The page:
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The Queen of Wishful Thinking

Posted on 17 Feb 2019 @ 9:34am by Lieutenant Gabriel Walker

Mission: Prologue
Location: Starbase 13
Timeline: Day One

Gabe stood at the plasteel window, hands held in front of him and gripping his personal PaDD.  He’d been standing for some time and was beginning to fill the tinge in his lower back.  Two days in medical took care of most of the injuries incurred on the planet.  But, as he was told upon his discharge this morning, there would be some residual soreness for a few days more.  He was offered a few days of sick leave, which Gabe declined.
He didn’t imagine he would have need to delay reporting to the Miller due to an occasional bout of soreness.  Especially not when it was a newly launched exploration and research vessel.  He didn’t feel as if he was going to be very busy at all on this assignment.  A perfect way to start his time in service as a department head.
Staring out the window he saw the sudden flash that was the wink of distant starlight on the hull of a ship dropping out of warp.  He quickly glanced at the chronometer on the PaDD display then continued staring out the window.  Until a tall cup entered his frame of vision.
“It’s not coffee,” she said.  “Because you don’t drink coffee,” Anna said with him, smiling.  He turned to look at her, noting the hesitant smile.  “It’s tea.”
“Thank you,” he said, taking the cup and feeling the warmth of the liquid inside seep into his hand.  He glanced back out the window, watching the dot growing larger.  They were out of warp and heading toward the starbase under impulse power.  It should take some minutes for the display to switch from the exterior video view to a live view.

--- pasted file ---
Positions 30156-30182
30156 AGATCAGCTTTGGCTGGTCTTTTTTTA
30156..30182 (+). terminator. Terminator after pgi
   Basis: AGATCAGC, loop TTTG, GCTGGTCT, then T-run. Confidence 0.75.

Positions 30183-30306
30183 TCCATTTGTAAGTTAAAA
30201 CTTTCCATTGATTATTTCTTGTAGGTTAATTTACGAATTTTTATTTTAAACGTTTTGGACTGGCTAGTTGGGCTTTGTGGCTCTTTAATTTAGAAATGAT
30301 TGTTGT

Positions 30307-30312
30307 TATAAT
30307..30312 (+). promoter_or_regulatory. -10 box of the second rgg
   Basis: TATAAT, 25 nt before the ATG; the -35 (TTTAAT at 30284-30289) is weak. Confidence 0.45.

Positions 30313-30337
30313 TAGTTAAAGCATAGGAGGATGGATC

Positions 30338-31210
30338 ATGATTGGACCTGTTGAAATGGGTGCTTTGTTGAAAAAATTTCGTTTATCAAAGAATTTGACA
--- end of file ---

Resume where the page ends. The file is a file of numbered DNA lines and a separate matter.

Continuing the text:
“I wasn’t sure what kind you liked, I just asked for it to be fresh,” she said.  Anna realized only after she ordered the tea to make the gesture that she had no idea how he’d take it: milk? Sugar?  A special blend?  Did he even drink tea?  She knew he didn’t drink coffee and that was it.
“Are you the kind that doesn’t answer his messages in a timely manner?” she asked, noticing the notifications that were on the screen of his PaDD.  Somehow she got the feeling he was a bit more methodical about ensuring that business was done.
He remained quiet but did glance at the screen.  She saw the notification number then and realized it must me something he was either avoiding or just letting lie fallow.  A twitch in his jaw, indicating anything from anger at the question, or even possibly the messages, or just a desire to avoid the entire situation was enough to tell her to drop that line of inquiry.
“Is that your ship?” she asked, nodding to the display before them.
“I believe so,” he answered, seeming slightly more relaxed.  “I got the notice they were ahead of schedule.  I guess that’s good, otherwise I’d get back from my hike already late to report.”
He was back in his uniform, replicating a fresh set as the station’s medical staff was preparing his discharge.  His bags were packed – base security was kind enough to have returned his backpack from where it was left on the planet after their raid on the Black Hole Sun camp.  It was with the rest of his belongings at the quartermasters, waiting to be loaded onto the ship and delivered to his quarters.